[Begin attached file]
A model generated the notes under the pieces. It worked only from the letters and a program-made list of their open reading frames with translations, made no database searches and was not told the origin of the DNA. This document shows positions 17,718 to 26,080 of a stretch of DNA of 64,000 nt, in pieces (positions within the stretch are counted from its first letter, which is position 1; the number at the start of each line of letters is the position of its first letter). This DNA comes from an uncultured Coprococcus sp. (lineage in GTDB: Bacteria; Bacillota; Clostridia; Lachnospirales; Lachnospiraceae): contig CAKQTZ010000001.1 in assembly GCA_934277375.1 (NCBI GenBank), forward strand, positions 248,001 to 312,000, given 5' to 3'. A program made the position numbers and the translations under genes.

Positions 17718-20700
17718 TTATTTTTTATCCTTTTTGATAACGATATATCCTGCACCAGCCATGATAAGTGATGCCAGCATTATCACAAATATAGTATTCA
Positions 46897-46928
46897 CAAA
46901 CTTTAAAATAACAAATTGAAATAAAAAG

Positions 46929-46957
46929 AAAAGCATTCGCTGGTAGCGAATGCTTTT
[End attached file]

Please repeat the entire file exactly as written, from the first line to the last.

A model generated the notes under the pieces. It worked only from the letters and a program-made list of their open reading frames with translations, made no database searches and was not told the origin of the DNA. This document shows positions 17,718 to 26,080 of a stretch of DNA of 64,000 nt, in pieces (positions within the stretch are counted from its first letter, which is position 1; the number at the start of each line of letters is the position of its first letter). This DNA comes from an uncultured Coprococcus sp. (lineage in GTDB: Bacteria; Bacillota; Clostridia; Lachnospirales; Lachnospiraceae): contig CAKQTZ010000001.1 in assembly GCA_934277375.1 (NCBI GenBank), forward strand, positions 248,001 to 312,000, given 5' to 3'. A program made the position numbers and the translations under genes.

Positions 17718-20700
17718 TTATTTTTTATCCTTTTTGATAACGATATATCCTGCACCAGCCATGATAAGTGATGCCAGCATTATCACAAATATAGTATTCA
Positions 46897-46928
46897 CAAA
46901 CTTTAAAATAACAAATTGAAATAAAAAG

Positions 46929-46957
46929 AAAAGCATTCGCTGGTAGCGAATGCTTTT